CONGRESSIONAL passage earlier this month of a wide-ranging energy bill, which President Bush plans to sign, raises hopes that a number of thorny, lingering problems in the energy field may finally get the attention they demand.
This prompts no sighs of relief, however, from those involved in or informed about United States energy policy. The challenge is enormous; it is also international in scope.
The new law would accelerate action to provide much-needed safe storage of nuclear wastes while streamlining the licensing process to make it easier to build new nuclear power plants. It provides tax incentives to boost the use of natural gas and encourage the use of alternative fuels for cars and trucks.
The legislation contains provisions for restructuring the electricity industry. It seeks to bridge the gap between energy demands and environmental protection and encourage use of renewable energy sources.
And it dampens a recently rekindled controversy by putting a one-year moratorium on strip mining for coal on federal lands.
But perhaps the most pressing issue addressed by the energy bill is the need for safe, long-lasting storage of radioactive nuclear waste, mostly from power plants.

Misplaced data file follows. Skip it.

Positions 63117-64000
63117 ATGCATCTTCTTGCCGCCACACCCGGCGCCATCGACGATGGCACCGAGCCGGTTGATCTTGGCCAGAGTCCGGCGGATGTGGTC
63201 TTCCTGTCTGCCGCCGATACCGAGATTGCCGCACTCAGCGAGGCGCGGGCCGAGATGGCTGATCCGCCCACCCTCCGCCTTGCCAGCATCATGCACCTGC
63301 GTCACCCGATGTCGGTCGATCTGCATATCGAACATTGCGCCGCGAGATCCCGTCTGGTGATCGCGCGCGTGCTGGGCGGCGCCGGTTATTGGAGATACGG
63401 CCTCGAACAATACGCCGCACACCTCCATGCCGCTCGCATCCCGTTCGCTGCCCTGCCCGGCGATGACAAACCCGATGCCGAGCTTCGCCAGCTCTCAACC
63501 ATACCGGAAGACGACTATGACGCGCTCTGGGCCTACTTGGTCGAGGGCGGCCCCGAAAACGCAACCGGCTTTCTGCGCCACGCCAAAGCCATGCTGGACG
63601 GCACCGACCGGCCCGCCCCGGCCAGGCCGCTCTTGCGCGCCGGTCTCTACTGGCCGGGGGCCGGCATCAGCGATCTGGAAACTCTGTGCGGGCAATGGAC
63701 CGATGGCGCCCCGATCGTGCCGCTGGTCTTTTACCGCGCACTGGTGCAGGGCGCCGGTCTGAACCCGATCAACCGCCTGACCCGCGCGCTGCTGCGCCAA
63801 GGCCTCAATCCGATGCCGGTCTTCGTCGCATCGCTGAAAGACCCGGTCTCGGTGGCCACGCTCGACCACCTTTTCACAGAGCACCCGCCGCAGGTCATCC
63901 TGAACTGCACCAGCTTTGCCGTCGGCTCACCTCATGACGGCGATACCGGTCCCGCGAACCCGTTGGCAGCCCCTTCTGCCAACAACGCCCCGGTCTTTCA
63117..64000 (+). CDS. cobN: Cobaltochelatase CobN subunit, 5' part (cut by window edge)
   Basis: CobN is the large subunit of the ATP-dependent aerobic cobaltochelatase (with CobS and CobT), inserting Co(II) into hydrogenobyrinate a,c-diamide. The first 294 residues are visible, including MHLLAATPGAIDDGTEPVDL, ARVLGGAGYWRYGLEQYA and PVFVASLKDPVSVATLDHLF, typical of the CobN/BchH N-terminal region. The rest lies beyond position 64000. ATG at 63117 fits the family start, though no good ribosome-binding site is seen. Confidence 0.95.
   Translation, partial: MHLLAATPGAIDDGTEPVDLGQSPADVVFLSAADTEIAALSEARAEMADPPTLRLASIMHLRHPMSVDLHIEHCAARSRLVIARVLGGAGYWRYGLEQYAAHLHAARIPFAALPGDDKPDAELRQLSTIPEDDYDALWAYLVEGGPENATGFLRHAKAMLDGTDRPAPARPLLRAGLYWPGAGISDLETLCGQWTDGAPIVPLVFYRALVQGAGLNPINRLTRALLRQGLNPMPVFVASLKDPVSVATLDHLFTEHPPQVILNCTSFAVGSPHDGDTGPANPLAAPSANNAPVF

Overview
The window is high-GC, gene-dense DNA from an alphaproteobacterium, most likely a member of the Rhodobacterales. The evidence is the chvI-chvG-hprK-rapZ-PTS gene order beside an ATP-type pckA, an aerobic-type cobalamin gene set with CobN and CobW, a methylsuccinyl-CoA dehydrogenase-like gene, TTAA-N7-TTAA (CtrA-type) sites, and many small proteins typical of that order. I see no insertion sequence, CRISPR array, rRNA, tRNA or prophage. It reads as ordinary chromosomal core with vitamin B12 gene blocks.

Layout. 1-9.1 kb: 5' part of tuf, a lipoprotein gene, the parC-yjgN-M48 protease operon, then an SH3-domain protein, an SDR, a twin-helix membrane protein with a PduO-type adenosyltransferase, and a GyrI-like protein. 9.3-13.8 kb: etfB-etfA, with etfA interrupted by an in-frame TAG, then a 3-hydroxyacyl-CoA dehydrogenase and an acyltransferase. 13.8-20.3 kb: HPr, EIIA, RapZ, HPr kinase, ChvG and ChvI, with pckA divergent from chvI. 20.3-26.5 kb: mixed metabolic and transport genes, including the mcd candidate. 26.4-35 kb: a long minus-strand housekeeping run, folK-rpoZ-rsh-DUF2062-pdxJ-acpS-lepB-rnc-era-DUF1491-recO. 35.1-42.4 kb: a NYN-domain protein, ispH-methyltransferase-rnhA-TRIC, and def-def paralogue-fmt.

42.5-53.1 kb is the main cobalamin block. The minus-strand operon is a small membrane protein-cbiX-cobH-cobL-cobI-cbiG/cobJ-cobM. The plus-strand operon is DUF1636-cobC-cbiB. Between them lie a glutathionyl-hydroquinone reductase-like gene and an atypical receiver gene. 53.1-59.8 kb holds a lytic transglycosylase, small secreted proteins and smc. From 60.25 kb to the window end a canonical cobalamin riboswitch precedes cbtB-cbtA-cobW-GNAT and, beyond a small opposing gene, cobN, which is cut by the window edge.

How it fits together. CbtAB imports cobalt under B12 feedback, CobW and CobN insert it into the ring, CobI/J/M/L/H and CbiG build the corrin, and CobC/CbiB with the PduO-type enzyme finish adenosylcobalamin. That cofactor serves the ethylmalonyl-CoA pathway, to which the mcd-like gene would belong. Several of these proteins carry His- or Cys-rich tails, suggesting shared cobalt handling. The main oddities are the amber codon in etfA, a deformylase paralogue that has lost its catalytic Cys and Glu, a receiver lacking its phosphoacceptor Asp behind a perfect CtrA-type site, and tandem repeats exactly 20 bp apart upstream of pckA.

For more than 25 years, nuclear power facilities have been "temporarily" storing radioactive waste on plant sites while engineers, scientists, and government officials have sought the best processes for isolating the material and the safest repositories for it over thousands of years.
Storage deep underground in dry areas has long been considered the best approach. Two sites have been selected: deep under Yucca Mountain in Nevada and in a network of salt caverns in southeastern New Mexico.
Local opposition has been rock-solid in both states. Members of Congress and other officials vow to continue to block the use of these sites, but the passage of the energy bill with the nuclear storage provisions still intact indicates a growing realization that the time to act has come.
After years of careful study, planning, and testing, it seems reasonable to allow further tests in which small amounts of carefully packaged radioactive waste would be placed in these repositories.
The outcome of such tests is not predictable. Even if the repositories are declared safe and put into use, this would not be an argument for increased dependence on nuclear power, though such power will remain a part of the US energy picture for a long time.
Safe storage of spent nuclear waste would be a tremendous improvement. But the waste would still have to be transported from the plants; the need for strict safety precautions in this process is obvious.
It is easy to understand the opposition to the storage plans, and dissenters may be able to delay action for a while longer. But the nuclear-waste problem must be confronted for the sake of present and future generations.